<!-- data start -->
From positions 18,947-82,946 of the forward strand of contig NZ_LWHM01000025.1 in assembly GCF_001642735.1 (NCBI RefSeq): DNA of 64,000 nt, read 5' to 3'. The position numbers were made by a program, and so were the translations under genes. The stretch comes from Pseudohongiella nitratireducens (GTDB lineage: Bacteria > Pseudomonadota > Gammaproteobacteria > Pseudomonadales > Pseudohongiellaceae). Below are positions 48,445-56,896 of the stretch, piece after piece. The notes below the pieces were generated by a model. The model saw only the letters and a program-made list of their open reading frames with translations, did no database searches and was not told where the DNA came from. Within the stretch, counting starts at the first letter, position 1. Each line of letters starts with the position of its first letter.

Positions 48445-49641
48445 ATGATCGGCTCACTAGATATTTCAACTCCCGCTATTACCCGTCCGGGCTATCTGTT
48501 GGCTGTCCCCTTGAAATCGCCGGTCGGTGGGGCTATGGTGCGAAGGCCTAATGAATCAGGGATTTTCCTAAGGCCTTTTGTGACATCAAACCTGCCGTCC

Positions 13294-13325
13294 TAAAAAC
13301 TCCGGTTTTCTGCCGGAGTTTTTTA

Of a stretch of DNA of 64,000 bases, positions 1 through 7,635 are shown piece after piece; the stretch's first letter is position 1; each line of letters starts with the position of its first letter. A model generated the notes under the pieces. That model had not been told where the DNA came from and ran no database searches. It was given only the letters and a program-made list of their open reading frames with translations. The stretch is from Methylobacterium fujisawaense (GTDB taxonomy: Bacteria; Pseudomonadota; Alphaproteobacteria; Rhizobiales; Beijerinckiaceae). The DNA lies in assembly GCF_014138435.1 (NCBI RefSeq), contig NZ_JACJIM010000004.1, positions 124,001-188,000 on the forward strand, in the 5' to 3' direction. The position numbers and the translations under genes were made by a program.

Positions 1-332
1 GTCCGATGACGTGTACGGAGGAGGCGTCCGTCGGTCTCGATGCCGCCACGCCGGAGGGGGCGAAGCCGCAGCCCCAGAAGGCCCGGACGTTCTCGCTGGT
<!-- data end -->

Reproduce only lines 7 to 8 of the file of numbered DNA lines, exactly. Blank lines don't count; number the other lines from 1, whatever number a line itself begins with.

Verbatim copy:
13301 TCCGGTTTTCTGCCGGAGTTTTTTA

Of a stretch of DNA of 64,000 bases, positions 1 through 7,635 are shown piece after piece; the stretch's first letter is position 1; each line of letters starts with the position of its first letter. A model generated the notes under the pieces. That model had not been told where the DNA came from and ran no database searches. It was given only the letters and a program-made list of their open reading frames with translations. The stretch is from Methylobacterium fujisawaense (GTDB taxonomy: Bacteria; Pseudomonadota; Alphaproteobacteria; Rhizobiales; Beijerinckiaceae). The DNA lies in assembly GCF_014138435.1 (NCBI RefSeq), contig NZ_JACJIM010000004.1, positions 124,001-188,000 on the forward strand, in the 5' to 3' direction. The position numbers and the translations under genes were made by a program.